For example, people who do not have a tattoo usually put “get tattoo” on their List. Conversely, people who have tattoos usually list “have tattoo removed”. For reasons I fail to understand, a lot of folks want to jump out of perfectly good airplanes.

For some reason, travel is a big Bucket Lister, or at least what they call travel is popular. It consists of:

  1. Tell all your friends you are going somewhere and will see something interesting, say, the Sistine Chapel.
  2. At considerable expense, go there and see it. As proof, take a selfie proving you’ve been to the Vatican.
  3. Splash selfie on facebook.
  4. Return home.
  5. Tell all your friends you’ve seen the Sistine Chapel. Say you were surprised it was so small. Show them your selfie.

The entire process takes 3-4 days.

I’ve decided most people travel not to learn new things or go places or even see things they’ve already seen pictures of.

No, they travel so they can tell their friends they’ve been places and seen things. Strange exotic places and things. Of course, they never actually spend time in any one place or talk to anyone. That’s not really important to them.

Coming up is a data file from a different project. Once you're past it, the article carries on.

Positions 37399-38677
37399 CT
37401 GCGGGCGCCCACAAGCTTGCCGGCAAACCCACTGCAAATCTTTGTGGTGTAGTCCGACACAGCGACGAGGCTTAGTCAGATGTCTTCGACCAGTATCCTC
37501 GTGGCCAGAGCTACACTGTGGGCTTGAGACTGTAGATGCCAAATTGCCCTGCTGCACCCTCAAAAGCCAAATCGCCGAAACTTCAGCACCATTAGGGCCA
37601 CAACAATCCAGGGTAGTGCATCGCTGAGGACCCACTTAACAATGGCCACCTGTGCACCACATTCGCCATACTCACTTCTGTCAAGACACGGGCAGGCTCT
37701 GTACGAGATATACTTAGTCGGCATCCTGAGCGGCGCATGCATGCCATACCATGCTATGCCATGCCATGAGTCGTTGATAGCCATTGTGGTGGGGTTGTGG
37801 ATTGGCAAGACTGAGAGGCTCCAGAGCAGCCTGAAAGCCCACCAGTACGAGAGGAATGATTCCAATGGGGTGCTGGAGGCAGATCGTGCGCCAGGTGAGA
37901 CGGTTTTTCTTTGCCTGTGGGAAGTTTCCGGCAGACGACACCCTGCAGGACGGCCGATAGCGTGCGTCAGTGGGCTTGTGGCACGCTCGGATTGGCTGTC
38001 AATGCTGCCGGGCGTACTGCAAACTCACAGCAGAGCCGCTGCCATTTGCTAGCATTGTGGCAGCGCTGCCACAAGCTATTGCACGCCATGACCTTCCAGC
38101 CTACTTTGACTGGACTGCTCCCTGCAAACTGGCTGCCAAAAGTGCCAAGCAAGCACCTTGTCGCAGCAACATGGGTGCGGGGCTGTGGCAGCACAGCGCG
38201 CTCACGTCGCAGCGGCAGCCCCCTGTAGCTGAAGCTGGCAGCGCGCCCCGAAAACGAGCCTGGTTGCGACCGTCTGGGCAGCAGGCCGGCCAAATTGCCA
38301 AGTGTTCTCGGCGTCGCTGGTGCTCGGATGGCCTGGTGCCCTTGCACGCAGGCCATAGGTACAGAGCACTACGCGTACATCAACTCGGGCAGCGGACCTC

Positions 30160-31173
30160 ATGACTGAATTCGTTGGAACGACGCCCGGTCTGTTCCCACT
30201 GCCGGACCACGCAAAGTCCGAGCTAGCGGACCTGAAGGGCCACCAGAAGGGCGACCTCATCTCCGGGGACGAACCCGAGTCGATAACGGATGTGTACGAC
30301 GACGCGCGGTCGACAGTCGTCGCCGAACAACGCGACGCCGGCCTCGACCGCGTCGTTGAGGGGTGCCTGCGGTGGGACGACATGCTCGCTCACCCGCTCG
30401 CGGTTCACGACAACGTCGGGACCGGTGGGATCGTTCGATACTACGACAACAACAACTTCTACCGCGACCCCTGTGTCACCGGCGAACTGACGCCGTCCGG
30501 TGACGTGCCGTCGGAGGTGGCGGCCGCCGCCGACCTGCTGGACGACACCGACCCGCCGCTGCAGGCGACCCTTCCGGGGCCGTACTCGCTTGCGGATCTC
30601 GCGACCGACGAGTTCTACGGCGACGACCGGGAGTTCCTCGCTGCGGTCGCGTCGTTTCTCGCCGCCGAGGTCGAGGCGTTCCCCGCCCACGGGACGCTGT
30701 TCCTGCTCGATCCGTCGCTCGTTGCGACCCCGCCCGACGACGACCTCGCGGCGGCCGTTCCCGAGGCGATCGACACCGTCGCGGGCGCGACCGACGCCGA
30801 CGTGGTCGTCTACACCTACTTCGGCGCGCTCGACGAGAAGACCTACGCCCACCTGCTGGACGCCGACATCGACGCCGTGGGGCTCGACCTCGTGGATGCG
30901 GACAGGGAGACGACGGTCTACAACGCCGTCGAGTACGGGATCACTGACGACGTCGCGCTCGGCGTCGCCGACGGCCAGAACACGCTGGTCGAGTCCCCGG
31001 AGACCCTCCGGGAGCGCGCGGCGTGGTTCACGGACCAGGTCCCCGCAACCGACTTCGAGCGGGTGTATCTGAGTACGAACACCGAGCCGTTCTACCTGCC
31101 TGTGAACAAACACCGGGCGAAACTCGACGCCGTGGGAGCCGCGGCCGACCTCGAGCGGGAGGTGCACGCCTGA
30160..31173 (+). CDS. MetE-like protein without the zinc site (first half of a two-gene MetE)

I once had a friend who spent six weeks travelling through seven European countries. He didn’t trust European food and only ate at McDonalds. For some reason, he believed McDonalds had the only edible food in Europe. He went all the way to France and ate no French food, and in Italy, he didn’t even have a pizza. When he returned, however, he did show me hundreds of pictures. Going to Europe was on his Bucket List.

Lest you think I am above such things as Bucket Lists, I will share mine: